What is Forex?
The foreign exchange market – also known as forex or the FX market – is the world’s most traded market, with turnover of $5.1 trillion per day.*
To put this into perspective, the U.S. stock market trades around $257 billion a day; quite a large sum, but only a fraction of what forex trades. Forex is traded 24 hours a day, 5 days a week across by banks, institutions and individual traders worldwide. Unlike other financial markets, there is no centralized marketplace for forex, currencies trade over the counter in whatever market is open at that time.
World’s Major Currencies
|Great Britain||GBP||New Zealand||NZD|
How FX Trading works
Trading forex involves the buying of one currency and simultaneous selling of another. In forex, traders attempt to profit by buying and selling currencies by actively speculating on the direction currencies are likely to take in the future.
Want to know more about how to trade forex?
Our free Let’s Get to Know Forex guide will cover how to get started, help you make your first trades and outline how to create a long-term trading plan for long-term success.
Forex Margin and Leverage
Margin and leverage are among the most important concepts to understand when trading forex. These essential tools allow forex traders to control trading positions that are substantially greater in size than would be the case without the use of these tools. At the most fundamental level, margin is the amount of money in a trader's account that is required as a deposit in order to open and maintain a leveraged trading position.
What is a leveraged trading position?
Leverage simply allows traders to control larger positions with a smaller amount of actual trading funds. In the case of 50:1 leverage (or 2% margin required), for example, $1 in a trading account can control a position worth $50. As a result, leveraged trading can be a "double-edged sword" in that both potential profits as well as potential losses are magnified according to the degree of leverage used. To illustrate further, let's look at a typical USD/CAD (US dollar against Canadian dollar) trade. To buy or sell a 100,000 of USD/CAD without leverage would require the trader to put up $100,000 in account funds, the full value of the position. But with 50:1 leverage (or 2% margin required), for example, only $2,000 of the trader's funds would be required to open and maintain that $100,000 USD/CAD position.
While a margin amount of only 1/50th of the actual trade size is required from the trader to open this trade, however, any profit or loss on the trade would correspond to the full $100,000 leveraged amount. In the case of USD/CAD at the current market price, this would be a profit or loss of around $10 per one-pip move in price. This illustrates the magnification of profit and loss when trading positions are leveraged with the use of margin. Finally, it is important to note that in leveraged forex trading, margin privileges are extended to traders in good faith as a way to facilitate more efficient trading of currencies. As such, it is essential that traders maintain at least the minimum margin requirements for all open positions at all times in order to avoid any unexpected liquidation of trading positions.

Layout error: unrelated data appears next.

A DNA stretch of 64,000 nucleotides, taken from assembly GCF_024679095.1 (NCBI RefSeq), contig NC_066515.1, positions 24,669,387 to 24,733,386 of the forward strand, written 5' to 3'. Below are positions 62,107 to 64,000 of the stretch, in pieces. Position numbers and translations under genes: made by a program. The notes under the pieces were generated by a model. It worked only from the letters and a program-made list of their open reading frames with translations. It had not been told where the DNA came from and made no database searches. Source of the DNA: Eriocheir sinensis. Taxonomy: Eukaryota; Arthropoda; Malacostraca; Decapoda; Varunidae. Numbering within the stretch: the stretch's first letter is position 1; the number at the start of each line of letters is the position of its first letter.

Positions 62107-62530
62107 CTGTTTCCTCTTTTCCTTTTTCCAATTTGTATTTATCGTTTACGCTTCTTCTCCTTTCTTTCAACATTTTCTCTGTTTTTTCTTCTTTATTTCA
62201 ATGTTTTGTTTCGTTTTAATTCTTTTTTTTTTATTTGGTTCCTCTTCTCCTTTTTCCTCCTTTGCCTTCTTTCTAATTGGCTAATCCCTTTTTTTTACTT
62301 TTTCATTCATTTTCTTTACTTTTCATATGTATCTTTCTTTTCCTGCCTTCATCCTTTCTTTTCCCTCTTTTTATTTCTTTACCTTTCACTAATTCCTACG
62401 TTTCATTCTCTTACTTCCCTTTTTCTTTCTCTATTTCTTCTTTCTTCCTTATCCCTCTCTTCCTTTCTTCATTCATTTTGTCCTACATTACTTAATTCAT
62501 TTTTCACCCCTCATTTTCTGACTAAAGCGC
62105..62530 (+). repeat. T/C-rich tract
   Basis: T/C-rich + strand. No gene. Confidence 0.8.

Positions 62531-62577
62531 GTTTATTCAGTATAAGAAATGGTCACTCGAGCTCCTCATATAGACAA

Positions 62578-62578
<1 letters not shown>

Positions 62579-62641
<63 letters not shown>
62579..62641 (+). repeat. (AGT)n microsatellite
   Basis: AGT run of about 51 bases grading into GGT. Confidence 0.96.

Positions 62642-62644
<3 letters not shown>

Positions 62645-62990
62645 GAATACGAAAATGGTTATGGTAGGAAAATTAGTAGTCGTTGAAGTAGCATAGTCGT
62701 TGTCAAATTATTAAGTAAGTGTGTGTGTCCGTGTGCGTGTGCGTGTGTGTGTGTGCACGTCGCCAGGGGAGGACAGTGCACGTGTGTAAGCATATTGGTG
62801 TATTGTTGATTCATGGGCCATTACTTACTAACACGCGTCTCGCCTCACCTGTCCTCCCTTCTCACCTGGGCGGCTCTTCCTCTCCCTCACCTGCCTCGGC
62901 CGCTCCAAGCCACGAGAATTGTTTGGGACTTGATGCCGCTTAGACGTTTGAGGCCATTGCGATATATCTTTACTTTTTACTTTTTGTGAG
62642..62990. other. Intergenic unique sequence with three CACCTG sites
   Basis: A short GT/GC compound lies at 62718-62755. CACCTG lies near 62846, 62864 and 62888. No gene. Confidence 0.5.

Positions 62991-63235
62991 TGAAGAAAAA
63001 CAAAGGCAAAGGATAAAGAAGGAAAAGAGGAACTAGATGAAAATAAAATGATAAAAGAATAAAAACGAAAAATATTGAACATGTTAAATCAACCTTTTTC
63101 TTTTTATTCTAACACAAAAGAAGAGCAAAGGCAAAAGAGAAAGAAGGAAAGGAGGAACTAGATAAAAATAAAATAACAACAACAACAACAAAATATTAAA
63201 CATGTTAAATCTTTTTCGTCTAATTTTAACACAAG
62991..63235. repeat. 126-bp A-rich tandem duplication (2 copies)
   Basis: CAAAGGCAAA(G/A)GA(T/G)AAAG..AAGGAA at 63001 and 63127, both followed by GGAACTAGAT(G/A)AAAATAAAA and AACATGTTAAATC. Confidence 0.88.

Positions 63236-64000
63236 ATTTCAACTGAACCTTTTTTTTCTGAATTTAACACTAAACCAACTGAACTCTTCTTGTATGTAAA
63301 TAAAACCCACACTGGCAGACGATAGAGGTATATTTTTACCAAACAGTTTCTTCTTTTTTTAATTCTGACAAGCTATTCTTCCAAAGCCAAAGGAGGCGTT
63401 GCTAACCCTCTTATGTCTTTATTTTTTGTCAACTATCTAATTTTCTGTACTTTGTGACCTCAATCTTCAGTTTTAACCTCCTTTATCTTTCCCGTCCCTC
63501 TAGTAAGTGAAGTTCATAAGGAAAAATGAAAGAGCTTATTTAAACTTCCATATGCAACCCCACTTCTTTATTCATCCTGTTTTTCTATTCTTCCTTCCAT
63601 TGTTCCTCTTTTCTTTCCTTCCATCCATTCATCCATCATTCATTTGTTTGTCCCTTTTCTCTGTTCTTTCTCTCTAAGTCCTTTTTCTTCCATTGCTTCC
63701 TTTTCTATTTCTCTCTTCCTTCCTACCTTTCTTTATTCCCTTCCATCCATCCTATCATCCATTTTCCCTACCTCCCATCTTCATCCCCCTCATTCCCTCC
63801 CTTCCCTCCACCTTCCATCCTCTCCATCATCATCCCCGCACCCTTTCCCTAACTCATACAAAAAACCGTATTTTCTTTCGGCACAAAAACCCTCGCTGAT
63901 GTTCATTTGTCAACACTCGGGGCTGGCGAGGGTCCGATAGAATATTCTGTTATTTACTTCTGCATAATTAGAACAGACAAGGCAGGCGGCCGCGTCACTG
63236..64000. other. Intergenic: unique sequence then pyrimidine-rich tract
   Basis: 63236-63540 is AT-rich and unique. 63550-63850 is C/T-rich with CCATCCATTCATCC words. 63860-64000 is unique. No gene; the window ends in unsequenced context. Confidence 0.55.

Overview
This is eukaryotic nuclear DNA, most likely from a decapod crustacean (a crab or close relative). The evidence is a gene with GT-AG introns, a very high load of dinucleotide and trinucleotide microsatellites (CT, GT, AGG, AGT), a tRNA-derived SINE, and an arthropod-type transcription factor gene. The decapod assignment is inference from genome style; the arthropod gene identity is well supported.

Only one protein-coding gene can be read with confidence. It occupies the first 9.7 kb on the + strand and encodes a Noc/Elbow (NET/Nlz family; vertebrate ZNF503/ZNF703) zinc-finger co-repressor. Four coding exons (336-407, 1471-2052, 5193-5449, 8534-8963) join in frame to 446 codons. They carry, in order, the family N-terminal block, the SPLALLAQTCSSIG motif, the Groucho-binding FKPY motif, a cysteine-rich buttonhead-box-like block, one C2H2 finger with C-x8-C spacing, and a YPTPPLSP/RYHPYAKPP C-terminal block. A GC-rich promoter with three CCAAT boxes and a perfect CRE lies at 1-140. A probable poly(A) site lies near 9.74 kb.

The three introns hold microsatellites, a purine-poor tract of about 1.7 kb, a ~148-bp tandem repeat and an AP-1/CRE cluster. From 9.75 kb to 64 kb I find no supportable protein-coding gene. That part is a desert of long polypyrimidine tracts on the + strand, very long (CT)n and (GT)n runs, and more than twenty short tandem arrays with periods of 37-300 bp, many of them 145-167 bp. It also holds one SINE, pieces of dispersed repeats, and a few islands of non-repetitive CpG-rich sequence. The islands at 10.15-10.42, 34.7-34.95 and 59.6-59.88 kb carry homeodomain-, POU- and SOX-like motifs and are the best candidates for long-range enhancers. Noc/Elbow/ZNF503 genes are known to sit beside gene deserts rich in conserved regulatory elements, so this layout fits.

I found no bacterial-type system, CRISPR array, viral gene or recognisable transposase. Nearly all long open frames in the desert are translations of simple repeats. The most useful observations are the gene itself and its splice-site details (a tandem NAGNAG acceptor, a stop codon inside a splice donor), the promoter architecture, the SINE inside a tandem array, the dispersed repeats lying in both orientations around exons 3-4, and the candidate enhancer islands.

How is forex regulated?
Forex is the largest, most liquid market on the planet. That size and scope creates unique challenges regarding market regulation.
How do you regulate a market that is trading 24 hours a day, all over the world?
There is no centralized body governing the currency trading market; instead, several governmental and independent bodies supervise forex trading around the world. Some of these include, but are not limited to:
|United States||The National Futures Association (NFA) Commodities Futures Trading Commission (CFTC)|
|United Kingdom||Financial Conduct Authority (FCA)|
|Australia||The Australian Securities and Investments Commission (ASIC)|
|Japan||The Financial Services Agency (FSA)|
|Canada||The Investment Industry Regulatory Organization of Canada (IIROC)|
|Cayman Islands||Cayman Islands Monetary Authority (CIMA)|
|Hong Kong||The Securities and Futures Commission (SFC)|
|Singapore||The Monetary Authority of Singapore (MAS)|
The global supervisory bodies regulate forex by setting standards which all brokers under their jurisdiction must comply with. These standards include being registered and licensed with the regulatory body, undergoing regular audits, communicating certain changes of service to their clients, and more. This helps ensure that currency trading is ethical and fair for all involved.
4XMARKET.uk is proud to be financially transparent and secure and adheres to the standards of its regulatory bodies.